The past couple of days have been hectic and humbling. I haven’t been swamped at work with patients (although I did have a shortened day today due to a meeting and ended up seeing 12 kids in the morning alone) but I have been a bit swamped with the back office stuff of running a practice. I spent all evening last night posting insurance remittances, figuring out how to send out patient statements and this was all done after 4th grade curriculum night at Quarton.
Declan’s teacher for 4th grade is the same one he had for 2nd grade and she knows and loves him. It was humbling to see how much influence and support and guidance he gets from her and the other adults at school. I had always recognized that ‘it takes a village to raise a child’ as the saying goes and never has that been more evident than with Declan. His teachers know him in ways I never will and love him for all he is. It is wonderful to share him with such loving people.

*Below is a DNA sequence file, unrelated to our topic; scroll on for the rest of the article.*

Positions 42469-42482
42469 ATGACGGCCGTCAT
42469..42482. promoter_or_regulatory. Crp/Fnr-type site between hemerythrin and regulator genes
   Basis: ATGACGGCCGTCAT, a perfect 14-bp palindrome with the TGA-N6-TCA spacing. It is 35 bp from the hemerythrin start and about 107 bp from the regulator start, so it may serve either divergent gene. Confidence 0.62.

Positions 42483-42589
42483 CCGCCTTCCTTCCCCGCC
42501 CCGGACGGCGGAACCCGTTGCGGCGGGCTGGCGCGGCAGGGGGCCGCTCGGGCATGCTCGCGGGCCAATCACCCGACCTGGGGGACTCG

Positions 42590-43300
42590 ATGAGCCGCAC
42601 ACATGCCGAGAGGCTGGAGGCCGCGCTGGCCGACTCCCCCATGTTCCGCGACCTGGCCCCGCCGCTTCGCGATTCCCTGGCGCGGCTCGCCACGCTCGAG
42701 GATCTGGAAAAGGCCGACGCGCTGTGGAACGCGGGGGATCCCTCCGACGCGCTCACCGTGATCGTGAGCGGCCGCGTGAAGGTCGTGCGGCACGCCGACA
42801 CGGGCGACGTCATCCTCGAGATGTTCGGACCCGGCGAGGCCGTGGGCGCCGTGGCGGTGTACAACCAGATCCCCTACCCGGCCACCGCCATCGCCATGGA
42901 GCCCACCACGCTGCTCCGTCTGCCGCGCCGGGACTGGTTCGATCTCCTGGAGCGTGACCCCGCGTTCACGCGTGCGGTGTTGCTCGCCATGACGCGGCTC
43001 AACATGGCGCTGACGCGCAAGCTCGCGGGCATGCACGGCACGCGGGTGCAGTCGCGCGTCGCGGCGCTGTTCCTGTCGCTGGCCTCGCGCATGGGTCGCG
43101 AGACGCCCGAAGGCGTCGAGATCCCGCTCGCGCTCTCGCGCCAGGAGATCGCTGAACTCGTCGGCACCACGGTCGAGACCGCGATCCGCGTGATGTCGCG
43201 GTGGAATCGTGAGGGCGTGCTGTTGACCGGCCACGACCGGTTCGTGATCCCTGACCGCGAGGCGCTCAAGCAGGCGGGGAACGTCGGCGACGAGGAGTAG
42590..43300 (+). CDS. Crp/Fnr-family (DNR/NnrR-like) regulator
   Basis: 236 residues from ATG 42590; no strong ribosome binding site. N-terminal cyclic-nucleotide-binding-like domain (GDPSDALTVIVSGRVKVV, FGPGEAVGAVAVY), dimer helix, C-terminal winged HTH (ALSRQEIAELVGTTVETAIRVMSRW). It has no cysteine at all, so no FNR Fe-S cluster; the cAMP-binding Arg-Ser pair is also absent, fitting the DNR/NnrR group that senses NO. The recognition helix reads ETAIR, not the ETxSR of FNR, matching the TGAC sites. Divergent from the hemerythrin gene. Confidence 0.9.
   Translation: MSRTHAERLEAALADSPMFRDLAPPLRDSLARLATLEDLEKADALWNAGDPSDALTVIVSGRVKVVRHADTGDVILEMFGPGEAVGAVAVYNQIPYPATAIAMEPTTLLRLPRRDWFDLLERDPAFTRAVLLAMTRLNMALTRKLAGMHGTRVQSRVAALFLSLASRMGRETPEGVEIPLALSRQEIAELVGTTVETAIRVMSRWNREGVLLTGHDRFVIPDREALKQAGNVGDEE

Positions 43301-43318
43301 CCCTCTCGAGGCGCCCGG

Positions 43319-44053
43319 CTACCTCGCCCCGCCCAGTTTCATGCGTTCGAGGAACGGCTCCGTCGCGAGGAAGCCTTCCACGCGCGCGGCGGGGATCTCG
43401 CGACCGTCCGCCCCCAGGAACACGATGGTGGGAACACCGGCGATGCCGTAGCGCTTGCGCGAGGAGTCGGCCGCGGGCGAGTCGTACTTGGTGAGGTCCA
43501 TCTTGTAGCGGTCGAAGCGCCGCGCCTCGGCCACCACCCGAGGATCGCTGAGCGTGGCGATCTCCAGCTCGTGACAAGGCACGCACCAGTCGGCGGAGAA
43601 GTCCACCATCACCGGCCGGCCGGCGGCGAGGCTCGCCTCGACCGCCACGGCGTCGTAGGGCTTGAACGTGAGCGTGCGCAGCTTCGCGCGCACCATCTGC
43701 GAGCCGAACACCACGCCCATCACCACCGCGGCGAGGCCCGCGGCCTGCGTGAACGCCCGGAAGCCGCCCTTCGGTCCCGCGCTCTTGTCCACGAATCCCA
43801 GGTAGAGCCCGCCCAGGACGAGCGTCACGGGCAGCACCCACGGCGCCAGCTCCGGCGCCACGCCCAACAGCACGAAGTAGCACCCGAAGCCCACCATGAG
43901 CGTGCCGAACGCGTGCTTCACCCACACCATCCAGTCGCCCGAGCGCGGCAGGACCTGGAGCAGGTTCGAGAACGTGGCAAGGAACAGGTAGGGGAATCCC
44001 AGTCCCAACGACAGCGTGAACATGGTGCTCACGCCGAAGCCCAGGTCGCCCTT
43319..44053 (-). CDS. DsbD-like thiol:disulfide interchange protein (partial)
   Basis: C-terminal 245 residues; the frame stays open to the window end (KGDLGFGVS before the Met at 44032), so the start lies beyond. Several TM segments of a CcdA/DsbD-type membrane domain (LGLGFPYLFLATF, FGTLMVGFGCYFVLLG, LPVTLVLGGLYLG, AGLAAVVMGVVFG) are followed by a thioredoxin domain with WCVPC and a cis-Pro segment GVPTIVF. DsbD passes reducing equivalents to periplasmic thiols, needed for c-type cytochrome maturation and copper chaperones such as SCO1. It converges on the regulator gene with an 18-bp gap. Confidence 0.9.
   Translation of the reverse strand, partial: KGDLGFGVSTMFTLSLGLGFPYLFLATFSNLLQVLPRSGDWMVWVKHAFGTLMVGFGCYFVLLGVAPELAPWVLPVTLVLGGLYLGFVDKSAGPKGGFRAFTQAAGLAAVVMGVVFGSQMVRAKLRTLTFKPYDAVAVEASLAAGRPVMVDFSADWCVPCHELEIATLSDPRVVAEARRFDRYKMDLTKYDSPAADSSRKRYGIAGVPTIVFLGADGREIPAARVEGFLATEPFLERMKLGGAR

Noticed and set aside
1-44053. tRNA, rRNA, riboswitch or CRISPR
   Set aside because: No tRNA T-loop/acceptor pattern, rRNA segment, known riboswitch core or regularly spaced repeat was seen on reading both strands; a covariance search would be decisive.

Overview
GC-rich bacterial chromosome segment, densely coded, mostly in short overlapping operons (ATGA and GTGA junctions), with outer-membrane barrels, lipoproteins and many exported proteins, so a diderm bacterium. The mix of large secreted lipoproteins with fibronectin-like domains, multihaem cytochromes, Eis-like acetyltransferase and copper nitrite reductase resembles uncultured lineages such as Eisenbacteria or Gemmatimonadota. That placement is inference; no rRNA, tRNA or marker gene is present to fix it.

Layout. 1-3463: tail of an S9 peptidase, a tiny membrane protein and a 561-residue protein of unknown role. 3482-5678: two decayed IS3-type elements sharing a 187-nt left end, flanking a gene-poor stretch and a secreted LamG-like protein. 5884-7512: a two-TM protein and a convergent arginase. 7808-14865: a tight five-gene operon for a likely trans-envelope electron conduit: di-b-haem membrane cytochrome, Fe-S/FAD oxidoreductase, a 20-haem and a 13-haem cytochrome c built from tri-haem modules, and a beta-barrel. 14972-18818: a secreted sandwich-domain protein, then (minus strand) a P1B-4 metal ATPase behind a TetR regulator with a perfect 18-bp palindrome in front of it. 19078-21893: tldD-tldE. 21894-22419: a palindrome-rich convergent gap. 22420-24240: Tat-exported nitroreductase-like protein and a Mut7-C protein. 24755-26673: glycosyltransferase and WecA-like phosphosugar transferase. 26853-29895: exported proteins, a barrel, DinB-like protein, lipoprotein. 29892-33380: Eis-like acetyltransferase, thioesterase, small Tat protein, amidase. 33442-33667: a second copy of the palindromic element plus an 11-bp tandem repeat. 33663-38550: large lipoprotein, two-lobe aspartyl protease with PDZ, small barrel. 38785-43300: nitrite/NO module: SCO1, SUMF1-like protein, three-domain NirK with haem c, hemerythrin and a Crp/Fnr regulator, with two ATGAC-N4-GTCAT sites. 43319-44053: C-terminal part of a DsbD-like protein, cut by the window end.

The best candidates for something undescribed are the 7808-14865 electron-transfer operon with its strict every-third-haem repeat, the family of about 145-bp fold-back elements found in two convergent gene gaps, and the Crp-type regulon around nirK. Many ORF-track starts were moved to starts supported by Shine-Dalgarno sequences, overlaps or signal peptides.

Today was humbling as well but in a different way. After a wonderful morning at work seeing 12 patients and a spectacular afternoon, I went to curriculum night at Derby knowing I would probably run into a good friend who I have neglected terribly over the past few months and I was actually nervous about seeing her. This is a pattern in my life. I have close friends who I really care about and am at times very close to and then life gets busy or I get a little overwhelmed by the ‘responsibility’ that friendship brings and I withdraw. It is not a healthy or appropriate pattern and then once I pull back, I begin to feel guilty and embarrassed about my behavior and rather than just tell the person how I feel and reconnect, I pull away even more. STUPID! Lucky for me, Liz is such a good friend that she has learned (the hard way) that my distance is NEVER about her but about me. About my life and my own quirky pathology. She waits patiently for my sheepish return and lucky for me embraces me again.
I have lots of theories about why this pattern persists of closeness, then distance, then guilt and embarrassment about the distance, then sheepish return but regardless of why it happens, I am lucky that I have good friends like Liz who accept me even with my huge shortcomings. Apparently it takes a village to raise me too!
Shop at Anthropologie, eat mexican food, and reconnect with good friends and each day will be your best!
Molly O’Shea, MD Birmingham Pediatrics + Wellness Center